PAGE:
California’s vaccine rollout has been too slow, Newsom says, with only 35% of doses administered
Only about 35% of the COVID-19 vaccine doses that have arrived in California have been administered so far, a rate Gov. Gavin Newsom acknowledged Monday was “not good enough” as he pledged new funding and efforts aimed at ramping up the rollout.
California has received just under 1.3 million vaccine doses, but only a touch more than 454,000 people have actually received the shots, according to figures Newsom presented.
Though he has regularly maintained that distribution of the long-awaited vaccines is “like a flywheel, the first 10, 15 days we’re going to slowly start building pace, then you’re going to start seeing more rapid distribution,” he said the process had, to this point, “gone too slowly, I know, for many of us.”
“We want to see 100% of what’s received immediately administered in people’s arms, and so that’s a challenge,” he said during a briefing. “It’s a challenge across this country — it’s a challenge, for that matter, around the rest of the world. But that’s not an excuse.”
An additional 611,500 vaccine doses are slated to be shipped to California soon. Newsom said the budget proposal he would submit to the state Legislature later this week included roughly $300 million to support vaccination efforts by bankrolling logistics, a public education campaign and other needs.
He also pledged to unveil more details “on some new strategies to deal with some of the roadblocks” in the coming days.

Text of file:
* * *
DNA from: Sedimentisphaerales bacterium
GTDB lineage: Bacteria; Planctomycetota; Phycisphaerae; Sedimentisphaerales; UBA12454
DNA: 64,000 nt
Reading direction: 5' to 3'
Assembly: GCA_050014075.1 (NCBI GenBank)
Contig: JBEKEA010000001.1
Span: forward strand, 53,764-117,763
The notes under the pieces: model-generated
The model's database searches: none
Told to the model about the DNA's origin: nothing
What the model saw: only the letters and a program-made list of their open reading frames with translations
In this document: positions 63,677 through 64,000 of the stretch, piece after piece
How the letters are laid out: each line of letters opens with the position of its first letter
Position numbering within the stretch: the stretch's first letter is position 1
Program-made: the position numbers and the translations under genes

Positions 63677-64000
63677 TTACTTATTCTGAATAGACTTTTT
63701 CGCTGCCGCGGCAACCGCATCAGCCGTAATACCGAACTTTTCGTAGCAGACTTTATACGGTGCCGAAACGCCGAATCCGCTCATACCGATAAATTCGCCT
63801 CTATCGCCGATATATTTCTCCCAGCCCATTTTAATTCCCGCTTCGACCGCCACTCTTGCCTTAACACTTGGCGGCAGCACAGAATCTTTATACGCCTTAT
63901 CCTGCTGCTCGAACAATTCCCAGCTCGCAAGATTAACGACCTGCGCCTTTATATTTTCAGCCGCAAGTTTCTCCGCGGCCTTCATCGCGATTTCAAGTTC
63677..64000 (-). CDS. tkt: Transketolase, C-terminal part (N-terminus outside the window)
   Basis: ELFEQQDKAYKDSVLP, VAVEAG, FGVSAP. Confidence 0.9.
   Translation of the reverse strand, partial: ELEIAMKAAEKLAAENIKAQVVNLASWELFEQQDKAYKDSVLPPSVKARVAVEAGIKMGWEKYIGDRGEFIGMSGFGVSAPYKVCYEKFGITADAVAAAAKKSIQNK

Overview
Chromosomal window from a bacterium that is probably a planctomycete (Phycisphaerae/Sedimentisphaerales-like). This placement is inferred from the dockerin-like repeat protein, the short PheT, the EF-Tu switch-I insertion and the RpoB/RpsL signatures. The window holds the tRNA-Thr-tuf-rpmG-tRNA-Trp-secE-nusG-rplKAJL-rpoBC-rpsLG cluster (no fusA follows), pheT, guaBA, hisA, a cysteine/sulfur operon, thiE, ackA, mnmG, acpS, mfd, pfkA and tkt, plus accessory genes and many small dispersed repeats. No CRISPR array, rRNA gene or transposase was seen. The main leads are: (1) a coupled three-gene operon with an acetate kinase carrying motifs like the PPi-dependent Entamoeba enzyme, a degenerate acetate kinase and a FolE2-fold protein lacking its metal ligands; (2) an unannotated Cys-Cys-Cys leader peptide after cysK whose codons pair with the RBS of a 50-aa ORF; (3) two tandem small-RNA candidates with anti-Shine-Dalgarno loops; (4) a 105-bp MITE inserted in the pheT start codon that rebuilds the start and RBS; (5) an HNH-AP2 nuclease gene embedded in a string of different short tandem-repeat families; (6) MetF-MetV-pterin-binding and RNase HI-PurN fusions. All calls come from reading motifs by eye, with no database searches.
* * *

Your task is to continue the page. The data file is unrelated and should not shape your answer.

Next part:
One hiccup that has emerged in the vaccine rollout has been making sure doses don’t go to waste. The two therapeutics that are available in the U.S. — one from Pfizer-BioNTech and the other from Moderna — are packaged in vials that contain multiple doses, and each vial has a limited shelf life after it’s opened.
There are a lot of unanswered questions about the COVID-19 vaccine and how it will be distributed in Santa Cruz County....
Though California’s initial doses of the COVID-19 vaccine are earmarked for frontline healthcare workers and residents of long-term-care facilities such as nursing homes, “we are actively working to clarify [and] make sure all of the vaccinators understand what to do with those remaining doses when they open up a set of vials,” said Dr. Mark Ghaly, California’s Health and Human Services secretary.
The goal, he added Monday, is “really to encourage the continued sort of drumbeat of getting people vaccinated but while making sure that they’re still doing as much as they can to target the most vulnerable, the most exposed, those who’ve been prioritized.”
That’s not to say that it’s open season, however. State officials have pledged to punish those who try to abuse their power or position to jump into the vaccination queue before their appointed time. When it comes to enforcement, Newsom said, “we’re just looking for gross negligence: people that are skipping the line that know they shouldn’t be skipping the line, people taking care of people of means and influence, not the rest of us.”
“We have plenty of people that want to take that shot,” he said, “and the key is to make sure that, while we are enforcing the rules of the road, we’re not enforcing against just common sense and the energy of someone who says, ‘Look, I don’t want to waste this dose. Why don’t I get it to someone?’ ”
This story originally appeared in Los Angeles Times.